Sometimes opportunity knocks, other times it billows hundreds of feet into the air. A few years ago a largely abandoned machine-shop-turned-warehouse caught fire and chased out what little activity the place still saw. If you live in Buffalo, you’ve probably driven by the building which is located around Elmwood and Hertel. I refreshed my memory with old articles and it seemed like it was a long burning fire and was considered suspicious by the investigator. I don’t think anything came of it though.
Normally one of the Big Rules of urban exploration is to not flat-out reveal your locations. I think this started out as a way to keep things exclusive, everyone loves knowing something their neighbor doesn’t, but ended up being explained as a safety concern. I don’t really know, but, in all of my videos I left clues for people to find if they were observant.
In this case there’s no point in hiding it because it’s already heavily trafficked and maybe some more attention might do the area some good. Not too long ago someone painted: “If it were up to me, I’d tear this place down.” on the front of the building.
The building had three divisions we explored: a loading dock and warehouse, a series of offices, and the burned out back building. We began by entering through the dangerous burned out back section, of course, and treaded very carefully among the burned out ruins. We were on the second floor and were certainly concerned about falling through to the first but there was enough floor left, and garbage on it, to walk on.
I’m not sure what was being stored up there and most of what we found were old Fuji Film ads mixed with other charred paper remains. As there was little left to see we found a staircase that led into the first floor warehouse area.
In here was the remains of whatever manufacturing or tooling business was first here; lots of rusted and broken machines mixed with tables and chairs. I think we even spotted an old server of some sort, gutted with the sides torn off.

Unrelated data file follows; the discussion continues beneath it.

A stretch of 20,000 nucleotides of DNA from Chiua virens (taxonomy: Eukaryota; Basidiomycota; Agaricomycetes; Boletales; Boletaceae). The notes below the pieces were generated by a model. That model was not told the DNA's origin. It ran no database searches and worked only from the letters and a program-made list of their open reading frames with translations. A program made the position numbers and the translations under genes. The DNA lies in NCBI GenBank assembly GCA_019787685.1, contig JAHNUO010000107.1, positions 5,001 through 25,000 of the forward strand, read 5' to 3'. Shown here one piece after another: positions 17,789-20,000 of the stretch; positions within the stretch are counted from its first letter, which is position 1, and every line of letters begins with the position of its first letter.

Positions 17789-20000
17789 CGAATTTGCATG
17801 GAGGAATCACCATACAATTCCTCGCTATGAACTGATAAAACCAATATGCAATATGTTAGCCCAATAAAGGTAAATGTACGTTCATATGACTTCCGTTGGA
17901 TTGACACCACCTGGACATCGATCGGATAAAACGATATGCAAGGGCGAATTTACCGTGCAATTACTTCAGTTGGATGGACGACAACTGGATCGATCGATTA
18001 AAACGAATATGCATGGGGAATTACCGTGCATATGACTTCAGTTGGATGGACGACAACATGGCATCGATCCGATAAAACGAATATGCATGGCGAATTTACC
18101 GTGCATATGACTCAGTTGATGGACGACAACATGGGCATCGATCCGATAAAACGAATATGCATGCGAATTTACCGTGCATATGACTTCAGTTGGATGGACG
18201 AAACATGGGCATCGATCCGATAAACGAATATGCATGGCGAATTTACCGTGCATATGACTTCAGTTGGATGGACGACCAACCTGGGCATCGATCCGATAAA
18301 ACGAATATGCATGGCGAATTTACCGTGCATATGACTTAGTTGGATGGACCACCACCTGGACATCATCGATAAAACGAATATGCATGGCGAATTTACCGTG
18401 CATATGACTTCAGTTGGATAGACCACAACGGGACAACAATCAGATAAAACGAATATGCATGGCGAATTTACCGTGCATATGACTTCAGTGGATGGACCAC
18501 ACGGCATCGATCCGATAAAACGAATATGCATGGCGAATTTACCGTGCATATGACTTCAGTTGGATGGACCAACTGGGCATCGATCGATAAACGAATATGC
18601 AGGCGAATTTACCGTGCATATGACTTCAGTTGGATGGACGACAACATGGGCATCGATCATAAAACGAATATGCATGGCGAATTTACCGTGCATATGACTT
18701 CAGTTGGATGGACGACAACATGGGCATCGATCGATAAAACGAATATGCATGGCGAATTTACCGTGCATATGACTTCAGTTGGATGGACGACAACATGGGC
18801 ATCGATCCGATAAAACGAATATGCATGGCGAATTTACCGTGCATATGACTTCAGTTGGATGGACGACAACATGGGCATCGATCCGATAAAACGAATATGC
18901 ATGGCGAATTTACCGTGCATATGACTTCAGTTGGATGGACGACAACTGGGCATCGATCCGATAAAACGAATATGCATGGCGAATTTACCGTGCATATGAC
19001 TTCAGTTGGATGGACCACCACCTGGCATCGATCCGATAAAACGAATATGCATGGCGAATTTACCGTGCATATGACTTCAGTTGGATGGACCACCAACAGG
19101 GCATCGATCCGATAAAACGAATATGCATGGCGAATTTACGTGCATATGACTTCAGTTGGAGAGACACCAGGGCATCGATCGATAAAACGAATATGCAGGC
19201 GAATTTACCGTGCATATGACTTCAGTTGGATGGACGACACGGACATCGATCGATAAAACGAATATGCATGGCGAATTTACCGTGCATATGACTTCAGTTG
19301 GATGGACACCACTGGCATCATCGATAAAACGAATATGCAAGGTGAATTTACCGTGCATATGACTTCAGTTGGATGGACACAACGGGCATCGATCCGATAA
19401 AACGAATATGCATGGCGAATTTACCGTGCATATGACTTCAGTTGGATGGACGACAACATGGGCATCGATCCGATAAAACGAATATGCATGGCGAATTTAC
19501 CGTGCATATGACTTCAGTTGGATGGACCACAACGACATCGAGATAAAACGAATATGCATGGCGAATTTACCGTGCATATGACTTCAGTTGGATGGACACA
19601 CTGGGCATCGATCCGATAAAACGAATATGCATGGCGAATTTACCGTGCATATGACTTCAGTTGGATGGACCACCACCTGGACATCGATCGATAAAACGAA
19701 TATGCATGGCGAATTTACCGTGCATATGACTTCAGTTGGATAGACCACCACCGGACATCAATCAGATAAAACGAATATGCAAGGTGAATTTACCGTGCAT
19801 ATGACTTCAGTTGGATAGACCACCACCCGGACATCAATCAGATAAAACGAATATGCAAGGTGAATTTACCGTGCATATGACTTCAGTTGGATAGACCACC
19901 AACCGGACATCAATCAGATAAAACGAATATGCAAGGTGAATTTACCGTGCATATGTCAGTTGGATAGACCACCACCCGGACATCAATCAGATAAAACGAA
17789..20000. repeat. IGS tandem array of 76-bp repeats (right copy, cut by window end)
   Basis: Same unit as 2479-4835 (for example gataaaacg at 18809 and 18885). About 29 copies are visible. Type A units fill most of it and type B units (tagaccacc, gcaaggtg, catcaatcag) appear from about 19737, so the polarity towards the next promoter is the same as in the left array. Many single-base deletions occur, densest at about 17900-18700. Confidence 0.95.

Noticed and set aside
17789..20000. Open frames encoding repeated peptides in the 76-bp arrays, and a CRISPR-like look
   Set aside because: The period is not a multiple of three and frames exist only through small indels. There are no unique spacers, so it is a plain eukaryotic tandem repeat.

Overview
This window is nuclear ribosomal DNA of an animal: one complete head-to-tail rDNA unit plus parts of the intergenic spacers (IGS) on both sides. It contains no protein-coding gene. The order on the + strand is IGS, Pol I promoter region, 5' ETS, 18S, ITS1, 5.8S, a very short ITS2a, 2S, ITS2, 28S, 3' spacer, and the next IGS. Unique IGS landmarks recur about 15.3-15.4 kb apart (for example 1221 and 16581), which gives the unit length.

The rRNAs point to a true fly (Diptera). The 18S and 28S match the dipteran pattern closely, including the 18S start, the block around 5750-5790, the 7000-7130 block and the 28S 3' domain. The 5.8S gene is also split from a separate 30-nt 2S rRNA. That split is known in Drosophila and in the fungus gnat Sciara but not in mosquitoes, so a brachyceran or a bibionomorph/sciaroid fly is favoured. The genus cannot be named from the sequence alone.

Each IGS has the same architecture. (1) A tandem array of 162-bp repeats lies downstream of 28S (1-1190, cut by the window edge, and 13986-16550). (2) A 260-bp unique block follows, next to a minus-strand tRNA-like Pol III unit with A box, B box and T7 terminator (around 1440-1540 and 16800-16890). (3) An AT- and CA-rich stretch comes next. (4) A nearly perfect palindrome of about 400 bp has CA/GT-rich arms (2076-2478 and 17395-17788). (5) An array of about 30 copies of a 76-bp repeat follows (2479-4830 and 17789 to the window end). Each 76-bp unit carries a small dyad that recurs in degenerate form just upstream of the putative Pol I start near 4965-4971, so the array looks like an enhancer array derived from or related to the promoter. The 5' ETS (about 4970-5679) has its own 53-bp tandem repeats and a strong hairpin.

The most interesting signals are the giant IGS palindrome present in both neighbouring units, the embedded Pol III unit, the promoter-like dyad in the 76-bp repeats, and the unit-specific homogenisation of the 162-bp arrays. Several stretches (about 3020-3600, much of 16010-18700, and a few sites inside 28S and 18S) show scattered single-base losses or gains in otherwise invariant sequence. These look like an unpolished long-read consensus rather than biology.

Most of this junk was stuffed unceremoniously into a single room which exited into a dark, flooded hallway. It looked like this hallway was either under or near the burned out section as the ceiling had partially fallen in. There wasn’t much to see here but the way the light fell through made it rather impressive.
Out of this hallway and into another large room we found the remains of a political campaign. Flyers and signs were strewn about and we could see, and probably be seen on, the street outside. We didn’t really want to spend much time in this section on the off-chance that someone would spot us and so we searched around for a way up to the second floor. We lucked out and found a door, apparently broken by graffiti artists, that led up to the offices.
The offices and the warehouse were like night and day; the dark, dank hallways downstairs turned into sunlit, open spaces. Up here the walls were covered in layers of graffiti and you could tell that different artists were competing for space in certain rooms. It was interesting to see how untouched by the fire this floor was considering how bad the rest of the building was.
We found another set of stairs that led us up to a storage area with roof access. From here we could also finally see into the elevator that was closed off on the previous floors. It looked like the people clearing the place out took whatever was up here and just pushed it into the elevator shaft.
On the roof or, at least, looking out from inside, I could see the theater across the street and on down Elmwood with only a two foot wall hiding me from view. We decided not to stand up out there.
We took the long walk back to where we climbed in, waited for a few bus riders to disperse, and tried to sneak away only to have my father and grandfather blare their horn at us as they passed. So much for not drawing attention.